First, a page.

Not what you’d expect

by Derek Clouthier

WINNIPEG, Man. — Walking into Bison Transport’s head office in Winnipeg, you wouldn’t guess you were looking at the inner-workings of one of the largest trucking companies in North America.

Boasting a dynamic and diverse employment base, staff members young, old, male, female, and of various ethnic backgrounds work, relax and play, showcasing the changing landscape of the industry from its simpler beginnings to the more complex and technology-driven force of today.

I was part of a tour of the Bison office while attending the Canadian Transport Research Forum’s 2017 conference May 29, and for the first time was able to climb into the company’s onsite driving simulator, when I proceeded to kill two deer and likely myself and passenger in the span of three to four minutes. But that’s not important, so I’ll digress and get back to this later.

Aside from an unexpected youthful vibrance, Bison exudes – and underscores with vocal and visual pride – a culture of safety in its head office and presumably beyond.

Garth Pitzel, Bison’s director of safety and driver development, facilitated the tour, and said looking back to the 1980s, safety was more of an afterthought than anything else. But around the year 2000, Bison began meshing compliance with safety, and as Pitzel put it, became a “culture of caring.”

From then, Bison did not just train its drivers to be compliant, but also invested in skills development, and in 2005, the company won its first Truckload Carriers Association National Fleet Safety Award.

And as Pitzel pointed out, 11 years later, Bison has added the award to its mantel every year since.

This 180-degree shift in attitude is what launched Bison’s corporate motto: You’re safe with me.

Bison’s driver turnover rate is 20%, but prior to its focus on safety, that number was between 40-45%, and as Pitzel said, the most likely time for a driver to get into a collision is during their first six months on the job, so in turn, if a company experiences high driver turnover, they are statistically more likely to see their drivers get into an accident.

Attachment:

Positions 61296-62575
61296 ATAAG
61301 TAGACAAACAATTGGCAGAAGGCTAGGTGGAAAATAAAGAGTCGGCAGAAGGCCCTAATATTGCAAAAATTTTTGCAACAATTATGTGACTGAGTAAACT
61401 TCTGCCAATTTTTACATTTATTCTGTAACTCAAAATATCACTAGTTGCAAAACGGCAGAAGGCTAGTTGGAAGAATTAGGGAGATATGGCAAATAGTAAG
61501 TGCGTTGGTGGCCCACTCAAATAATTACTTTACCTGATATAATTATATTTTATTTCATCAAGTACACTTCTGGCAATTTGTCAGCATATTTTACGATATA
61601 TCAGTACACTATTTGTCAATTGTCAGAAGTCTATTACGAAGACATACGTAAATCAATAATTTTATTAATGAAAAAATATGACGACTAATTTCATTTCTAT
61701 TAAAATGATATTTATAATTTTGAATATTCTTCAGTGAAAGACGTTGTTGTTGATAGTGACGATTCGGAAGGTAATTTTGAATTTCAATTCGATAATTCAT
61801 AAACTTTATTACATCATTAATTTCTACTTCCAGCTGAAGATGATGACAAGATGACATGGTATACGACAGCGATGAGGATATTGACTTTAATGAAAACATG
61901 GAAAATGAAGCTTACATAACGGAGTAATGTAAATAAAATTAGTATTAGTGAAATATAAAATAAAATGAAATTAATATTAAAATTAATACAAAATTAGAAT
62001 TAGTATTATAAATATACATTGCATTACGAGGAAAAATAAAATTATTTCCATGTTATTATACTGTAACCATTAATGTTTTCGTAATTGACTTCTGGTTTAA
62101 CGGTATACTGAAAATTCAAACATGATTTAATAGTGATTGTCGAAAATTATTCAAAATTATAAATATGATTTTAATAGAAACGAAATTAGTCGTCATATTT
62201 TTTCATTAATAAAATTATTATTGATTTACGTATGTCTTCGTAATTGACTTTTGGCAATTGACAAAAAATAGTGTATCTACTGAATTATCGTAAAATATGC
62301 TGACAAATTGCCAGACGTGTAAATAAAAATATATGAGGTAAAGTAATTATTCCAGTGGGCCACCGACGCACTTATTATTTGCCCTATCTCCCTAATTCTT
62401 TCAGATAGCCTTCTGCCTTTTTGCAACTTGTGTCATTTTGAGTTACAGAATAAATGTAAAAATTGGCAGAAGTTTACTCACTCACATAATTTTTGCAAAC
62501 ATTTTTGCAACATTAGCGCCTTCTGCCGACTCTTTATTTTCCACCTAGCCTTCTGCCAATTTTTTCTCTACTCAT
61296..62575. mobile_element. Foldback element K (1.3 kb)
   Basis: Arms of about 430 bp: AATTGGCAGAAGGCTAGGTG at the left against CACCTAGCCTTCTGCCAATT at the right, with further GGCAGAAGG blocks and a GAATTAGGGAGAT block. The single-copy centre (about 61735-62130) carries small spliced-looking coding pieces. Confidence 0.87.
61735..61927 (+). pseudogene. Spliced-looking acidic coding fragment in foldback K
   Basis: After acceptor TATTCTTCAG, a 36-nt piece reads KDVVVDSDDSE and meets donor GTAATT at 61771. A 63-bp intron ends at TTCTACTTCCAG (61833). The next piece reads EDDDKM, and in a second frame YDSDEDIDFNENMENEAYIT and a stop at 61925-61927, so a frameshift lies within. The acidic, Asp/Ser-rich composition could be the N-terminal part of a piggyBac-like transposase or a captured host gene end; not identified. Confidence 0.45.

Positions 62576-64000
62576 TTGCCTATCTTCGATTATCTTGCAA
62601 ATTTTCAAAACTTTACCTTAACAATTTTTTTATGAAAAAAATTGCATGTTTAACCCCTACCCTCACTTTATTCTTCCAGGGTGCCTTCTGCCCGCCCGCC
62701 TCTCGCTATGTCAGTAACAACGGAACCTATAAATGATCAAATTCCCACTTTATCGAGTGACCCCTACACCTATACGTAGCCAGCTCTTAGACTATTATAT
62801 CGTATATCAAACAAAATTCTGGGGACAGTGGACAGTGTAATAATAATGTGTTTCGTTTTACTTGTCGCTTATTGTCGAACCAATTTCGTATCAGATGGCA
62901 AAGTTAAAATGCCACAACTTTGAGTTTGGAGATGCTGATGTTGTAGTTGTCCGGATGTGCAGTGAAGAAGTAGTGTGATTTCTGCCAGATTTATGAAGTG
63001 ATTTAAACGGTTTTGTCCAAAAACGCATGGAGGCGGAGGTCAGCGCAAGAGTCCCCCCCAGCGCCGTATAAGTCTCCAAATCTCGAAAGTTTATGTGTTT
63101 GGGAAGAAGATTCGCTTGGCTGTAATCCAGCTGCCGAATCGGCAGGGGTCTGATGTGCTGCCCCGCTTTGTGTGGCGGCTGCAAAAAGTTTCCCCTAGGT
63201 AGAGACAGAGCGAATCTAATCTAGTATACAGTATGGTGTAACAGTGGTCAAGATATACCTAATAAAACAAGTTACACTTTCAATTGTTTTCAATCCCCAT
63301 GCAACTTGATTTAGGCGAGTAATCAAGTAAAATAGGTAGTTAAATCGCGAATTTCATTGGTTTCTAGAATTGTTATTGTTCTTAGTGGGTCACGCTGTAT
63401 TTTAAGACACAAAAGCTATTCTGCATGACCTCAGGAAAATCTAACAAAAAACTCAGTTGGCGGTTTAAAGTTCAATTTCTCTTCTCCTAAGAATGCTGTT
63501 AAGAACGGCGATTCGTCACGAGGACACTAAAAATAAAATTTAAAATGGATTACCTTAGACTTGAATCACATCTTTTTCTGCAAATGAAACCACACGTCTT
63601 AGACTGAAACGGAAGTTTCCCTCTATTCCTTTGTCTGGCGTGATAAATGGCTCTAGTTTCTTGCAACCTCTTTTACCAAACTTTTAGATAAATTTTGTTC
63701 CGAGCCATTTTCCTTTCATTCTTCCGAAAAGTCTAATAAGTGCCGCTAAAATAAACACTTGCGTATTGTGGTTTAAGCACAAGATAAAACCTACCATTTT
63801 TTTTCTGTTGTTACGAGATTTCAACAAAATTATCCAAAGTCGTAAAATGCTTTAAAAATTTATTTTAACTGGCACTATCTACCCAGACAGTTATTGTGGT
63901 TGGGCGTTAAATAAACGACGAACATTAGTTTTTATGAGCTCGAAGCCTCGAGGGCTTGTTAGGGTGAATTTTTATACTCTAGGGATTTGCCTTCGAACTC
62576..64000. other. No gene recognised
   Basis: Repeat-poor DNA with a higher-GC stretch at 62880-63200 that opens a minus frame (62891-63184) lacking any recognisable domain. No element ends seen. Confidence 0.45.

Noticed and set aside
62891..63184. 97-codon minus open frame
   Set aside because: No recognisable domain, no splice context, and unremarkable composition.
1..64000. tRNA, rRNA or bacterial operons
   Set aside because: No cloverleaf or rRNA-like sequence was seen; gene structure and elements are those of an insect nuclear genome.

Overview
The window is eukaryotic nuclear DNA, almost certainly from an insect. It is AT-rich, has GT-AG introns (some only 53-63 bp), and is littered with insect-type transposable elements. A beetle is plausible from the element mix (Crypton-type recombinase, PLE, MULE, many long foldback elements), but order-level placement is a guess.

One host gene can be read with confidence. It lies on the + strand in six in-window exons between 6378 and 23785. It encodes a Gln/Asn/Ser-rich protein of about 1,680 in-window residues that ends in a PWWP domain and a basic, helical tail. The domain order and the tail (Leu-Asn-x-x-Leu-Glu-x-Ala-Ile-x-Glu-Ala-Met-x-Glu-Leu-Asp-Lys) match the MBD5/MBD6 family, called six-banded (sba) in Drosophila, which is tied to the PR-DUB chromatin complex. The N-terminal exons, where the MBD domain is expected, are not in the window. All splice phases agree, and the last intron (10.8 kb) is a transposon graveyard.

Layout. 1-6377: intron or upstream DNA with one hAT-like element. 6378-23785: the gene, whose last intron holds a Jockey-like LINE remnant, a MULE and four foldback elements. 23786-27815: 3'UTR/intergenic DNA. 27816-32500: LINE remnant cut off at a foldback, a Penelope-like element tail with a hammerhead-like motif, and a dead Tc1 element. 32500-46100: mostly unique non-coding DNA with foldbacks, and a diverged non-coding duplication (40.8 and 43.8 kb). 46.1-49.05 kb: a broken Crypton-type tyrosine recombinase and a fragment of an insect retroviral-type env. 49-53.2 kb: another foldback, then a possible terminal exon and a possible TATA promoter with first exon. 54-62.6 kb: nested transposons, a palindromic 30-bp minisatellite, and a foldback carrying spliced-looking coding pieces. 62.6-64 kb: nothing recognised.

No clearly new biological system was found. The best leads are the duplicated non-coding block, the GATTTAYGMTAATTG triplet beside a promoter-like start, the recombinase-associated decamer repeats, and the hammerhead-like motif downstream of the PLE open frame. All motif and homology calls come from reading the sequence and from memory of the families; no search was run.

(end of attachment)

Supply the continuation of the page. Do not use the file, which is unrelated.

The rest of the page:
Also, because of Bison’s size, the company keeps its drivers busy.

“We have freight to keep our drivers moving,” Pitzel said. “They don’t sit on the road.”

Last year, Bison had its first driver hit three million miles, accident-free. There are currently around 1,900 drivers who work for the company. To show its appreciation for safety, Bison has paid out $28 million to its drivers as part of its Safe Driving Award Program, something Pitzel said brings a return on investment, but the company does it because “it’s the right thing to do.”

Don Streuber, executive chairman of Bison, said the company, which started out as a paper hauler – a product that now makes up 10% of what it transports – preaches transparency and honesty, and the fact the boardroom we occupied at the time was confined by glass walls with little privacy to speak of, shows efforts to do just that.

Streuber said aside from wanting to see better harmonization across the provinces, Bison looks to take advantage of every opportunity it can to get its driver across the Canada-U.S. border quickly.

Bison drivers cross the border around 70,000 times each year, and it has about 12 employees in its customs department dedicated to getting drivers into the U.S. and back to Canada as smoothly as possible.

Departments I saw on my tour were chalk full of young employees, men and women from a variety of backgrounds. I mention this again because concern over who will take over for the current flock of soon-to-be-retired workers has been talked about a lot of late, and for good reason.

If Bison is any indication of where trucking can go, all signs point to a bright future for the industry – one where technology is a focus for the youthful computer-savvy job seeker and in turn opens up opportunities for those who perhaps don’t want to be a driver and away from home so often.

Pitzel said Bison had 15 liquefied natural gas (LNG) trucks three years ago, but they are no longer in their fleet, as they were off the road two to three times every week, making them unreliable, and there is little infrastructure for refueling.

He added the best thing Bison has done to help curb greenhouse gas emissions was to invest in long combination vehicles (LCVs) in 2002, which has significantly reduced the company’s miles per year.

“We cut 32 million miles out of our records when we haul turnpikes,” Pitzel said.

As for the hot-button issue of 2017 – electronic logging devices (ELDs) – Pitzel said Bison has been using e-logs for three years, and is not concerned about the impending U.S. or Canadian mandate whatsoever.

One thing Bison would be worried about, however, is if I was behind the wheel of one of its trucks driving through a snowstorm in the mountains.

During my three- to four-minute stint as a Bison driver, I was slipping and sliding all over the road, nearly had a head-on collision with a police car, killed two deer that jumped out in front of me, and ended up going into the opposite lane and off the road into the ditch. I may not have died from the incident, but I’m sure Bison wouldn’t have been happy with my performance.

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